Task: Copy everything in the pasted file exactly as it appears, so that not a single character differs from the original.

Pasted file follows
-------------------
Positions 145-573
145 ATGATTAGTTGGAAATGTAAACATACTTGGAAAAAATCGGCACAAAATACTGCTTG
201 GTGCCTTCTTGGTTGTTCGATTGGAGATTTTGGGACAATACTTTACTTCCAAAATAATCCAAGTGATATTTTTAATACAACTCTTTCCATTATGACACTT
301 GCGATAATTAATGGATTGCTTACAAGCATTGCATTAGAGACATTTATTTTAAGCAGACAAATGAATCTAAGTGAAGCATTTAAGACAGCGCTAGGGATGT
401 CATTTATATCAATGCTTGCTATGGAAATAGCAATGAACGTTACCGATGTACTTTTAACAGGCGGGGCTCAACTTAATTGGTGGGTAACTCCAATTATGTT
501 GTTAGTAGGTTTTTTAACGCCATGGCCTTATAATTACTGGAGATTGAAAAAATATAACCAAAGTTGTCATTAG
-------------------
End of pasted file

Positions 145-573
145 ATGATTAGTTGGAAATGTAAACATACTTGGAAAAAATCGGCACAAAATACTGCTTG
201 GTGCCTTCTTGGTTGTTCGATTGGAGATTTTGGGACAATACTTTACTTCCAAAATAATCCAAGTGATATTTTTAATACAACTCTTTCCATTATGACACTT
301 GCGATAATTAATGGATTGCTTACAAGCATTGCATTAGAGACATTTATTTTAAGCAGACAAATGAATCTAAGTGAAGCATTTAAGACAGCGCTAGGGATGT
401 CATTTATATCAATGCTTGCTATGGAAATAGCAATGAACGTTACCGATGTACTTTTAACAGGCGGGGCTCAACTTAATTGGTGGGTAACTCCAATTATGTT
501 GTTAGTAGGTTTTTTAACGCCATGGCCTTATAATTACTGGAGATTGAAAAAATATAACCAAAGTTGTCATTAG